BAS Library Members: Read the full Archaeological Column “Walking Roads” by Yotam Tepper and Yigal Tepper in the January/February 2016 issue of Biblical Archaeology Review.

Not a BAS Library member yet? Join the BAS Library today.

Update, January 25, 2016: This article has been edited with regard to its description of the location of Beit Horon.—Ed.


Related reading in Bible History Daily:

Was Jesus’ Last Supper a Seder?

A Road Well Traveled: Roman Road Discovered in Jerusalem

What Did Herod’s Temple in Jerusalem Look Like?

Jewish Captives in the Imperial City

Pilgrims’ Progress to Byzantine Jerusalem


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8 Responses

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  1. ADAM says

    “Ancient jews”? Did the Teppers mean ‘ancient Judahites’ or ‘ancient Israelites’ or ‘ancient Judeans’ or even ‘ancient Hebrews’ when they used the misnomer “ancient jews”?

    As the “1980 Jewish Almanac” on page 3 said, “Strictly speaking, it is incorrect to call a contemporary jew an Israelite or Hebrew or an ancient Israelite a jew”.

  2. Rob says

    What they sang on the way way up to Jerusalem is in the songs of ascents (Psalms 120 -134).

  3. Tom says

    Balking at the term “ancient Jews” (comment #1) seems to me rather nit-picking. However, another glaring mis-statement isn’t: The article claims that the ancient stepped road is located “in Israel”, which it absolutely is not– except in some peoples’ wished-for reconfiguration of political-legal realities. Beit Horon, which I have visited and photographed, lies within the Israeli-occupied West Bank, a region the United Nations officially designates as “occupied Palestinian territory” (oPt). Every Israeli (whether they acknowledge it or not), and certainly every Palestinian, knows the difference. BAS writers and editors should learn–and say–the difference, too.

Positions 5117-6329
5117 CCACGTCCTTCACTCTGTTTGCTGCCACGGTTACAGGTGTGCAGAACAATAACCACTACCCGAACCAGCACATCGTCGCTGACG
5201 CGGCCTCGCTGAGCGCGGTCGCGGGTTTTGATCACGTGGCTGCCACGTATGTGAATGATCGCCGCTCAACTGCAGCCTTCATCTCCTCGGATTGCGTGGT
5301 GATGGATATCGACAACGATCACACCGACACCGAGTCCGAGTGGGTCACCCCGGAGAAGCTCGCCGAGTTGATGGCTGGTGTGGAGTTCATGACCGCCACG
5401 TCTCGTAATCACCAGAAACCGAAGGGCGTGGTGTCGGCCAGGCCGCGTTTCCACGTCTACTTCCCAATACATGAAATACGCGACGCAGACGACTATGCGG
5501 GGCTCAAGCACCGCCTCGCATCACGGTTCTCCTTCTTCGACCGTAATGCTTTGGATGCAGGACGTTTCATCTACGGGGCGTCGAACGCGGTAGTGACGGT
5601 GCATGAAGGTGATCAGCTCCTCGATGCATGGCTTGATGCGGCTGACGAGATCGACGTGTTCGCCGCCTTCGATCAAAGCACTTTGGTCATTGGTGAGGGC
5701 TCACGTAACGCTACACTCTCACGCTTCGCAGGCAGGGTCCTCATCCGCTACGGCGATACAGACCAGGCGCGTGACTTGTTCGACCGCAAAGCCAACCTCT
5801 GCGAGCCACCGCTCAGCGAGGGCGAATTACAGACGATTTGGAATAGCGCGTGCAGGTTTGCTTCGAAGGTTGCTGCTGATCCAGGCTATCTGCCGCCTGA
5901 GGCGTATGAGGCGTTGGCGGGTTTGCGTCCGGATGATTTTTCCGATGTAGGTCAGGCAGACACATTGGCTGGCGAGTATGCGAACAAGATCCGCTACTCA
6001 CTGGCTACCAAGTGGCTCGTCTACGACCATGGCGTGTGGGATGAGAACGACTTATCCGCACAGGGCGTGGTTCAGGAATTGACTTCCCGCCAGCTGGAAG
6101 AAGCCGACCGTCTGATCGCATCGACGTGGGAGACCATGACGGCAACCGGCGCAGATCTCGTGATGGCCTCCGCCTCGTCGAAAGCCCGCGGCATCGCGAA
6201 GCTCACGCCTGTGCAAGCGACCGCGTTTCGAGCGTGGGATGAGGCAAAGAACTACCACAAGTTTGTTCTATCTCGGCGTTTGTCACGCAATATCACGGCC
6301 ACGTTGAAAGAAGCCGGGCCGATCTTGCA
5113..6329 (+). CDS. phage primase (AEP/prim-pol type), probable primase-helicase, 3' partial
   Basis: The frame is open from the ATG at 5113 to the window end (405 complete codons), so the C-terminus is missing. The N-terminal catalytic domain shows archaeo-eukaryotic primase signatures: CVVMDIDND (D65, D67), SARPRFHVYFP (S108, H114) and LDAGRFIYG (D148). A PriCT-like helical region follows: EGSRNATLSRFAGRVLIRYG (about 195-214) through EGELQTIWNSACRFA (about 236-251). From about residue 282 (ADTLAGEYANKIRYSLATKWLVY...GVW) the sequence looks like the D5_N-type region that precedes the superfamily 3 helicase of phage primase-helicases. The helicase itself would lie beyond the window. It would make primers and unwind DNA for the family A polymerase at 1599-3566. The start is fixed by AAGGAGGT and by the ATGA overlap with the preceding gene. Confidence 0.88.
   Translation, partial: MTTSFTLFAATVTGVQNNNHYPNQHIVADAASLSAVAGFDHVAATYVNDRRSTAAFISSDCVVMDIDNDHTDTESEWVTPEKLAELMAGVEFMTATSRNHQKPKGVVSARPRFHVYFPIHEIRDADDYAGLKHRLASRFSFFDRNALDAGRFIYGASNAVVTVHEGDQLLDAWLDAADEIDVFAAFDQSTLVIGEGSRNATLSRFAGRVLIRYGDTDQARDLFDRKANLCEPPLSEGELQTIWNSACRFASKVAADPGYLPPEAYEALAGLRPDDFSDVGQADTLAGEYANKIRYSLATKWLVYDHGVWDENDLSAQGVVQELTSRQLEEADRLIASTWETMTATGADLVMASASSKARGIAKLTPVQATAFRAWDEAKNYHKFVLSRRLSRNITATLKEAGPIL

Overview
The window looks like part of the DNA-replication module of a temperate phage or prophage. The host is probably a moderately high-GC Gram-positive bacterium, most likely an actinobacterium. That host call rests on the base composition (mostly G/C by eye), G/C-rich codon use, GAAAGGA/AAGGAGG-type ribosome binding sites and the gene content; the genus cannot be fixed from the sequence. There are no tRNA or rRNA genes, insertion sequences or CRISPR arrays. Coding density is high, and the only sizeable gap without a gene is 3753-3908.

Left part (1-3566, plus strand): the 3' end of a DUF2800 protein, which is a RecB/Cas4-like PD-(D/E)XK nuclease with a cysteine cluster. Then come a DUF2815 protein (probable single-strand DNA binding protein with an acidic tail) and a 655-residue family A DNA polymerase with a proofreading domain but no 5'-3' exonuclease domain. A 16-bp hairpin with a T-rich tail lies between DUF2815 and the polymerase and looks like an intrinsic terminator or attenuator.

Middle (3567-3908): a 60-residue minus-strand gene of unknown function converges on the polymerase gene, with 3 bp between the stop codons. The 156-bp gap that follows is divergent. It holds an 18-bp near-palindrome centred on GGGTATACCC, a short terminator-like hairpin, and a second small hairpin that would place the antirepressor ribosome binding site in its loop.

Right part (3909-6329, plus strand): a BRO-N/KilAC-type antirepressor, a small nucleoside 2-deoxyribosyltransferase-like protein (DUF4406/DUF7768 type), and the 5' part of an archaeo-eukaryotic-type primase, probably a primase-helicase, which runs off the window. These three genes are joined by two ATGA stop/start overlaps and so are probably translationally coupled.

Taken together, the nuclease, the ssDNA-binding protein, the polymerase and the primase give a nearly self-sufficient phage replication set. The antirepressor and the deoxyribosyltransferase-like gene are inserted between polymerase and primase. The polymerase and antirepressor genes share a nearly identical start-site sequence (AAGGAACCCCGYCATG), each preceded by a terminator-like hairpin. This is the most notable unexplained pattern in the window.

4. Robin says

    Dear Tom, thank you for your comment. The article has been edited.


    Robin Ngo
    Web Editor
    Biblical Archaeology Society

  5. David says

    Because, after all, everything belongs to the “Palestinians”.

  6. Tom says

    I’m pleasantly surprised. Well done.

  7. Mair says

    Spot-on David. Because people like Tom with their leftist ideology have an unfortunate blind spot as to the configuration of a ‘Palestinian’ identity. Say, Tom, where *were the Palestinians in 70 AD, anyway?

  8. Tom says

    Mair (and David): Do you really object to an archaeological report in 2016 using accurate, commonly-accepted geographical terminology? If that’s “leftist”, so be it. You are the ones injecting political and historical interpretations where they don’t belong. (By the way, there were no Palestinians in 70 AD because there was no region officially known as “Palestine”– that actually happened in the next century, after about 135.) You know, the Land (and its people), which we all obviously have a deep interest in, possess rich and complex overlays of history and culture– some of which may surprise you! The challenge is to delve into the layers with discernment–and hopefully cast aside our glib and shallow characterizations.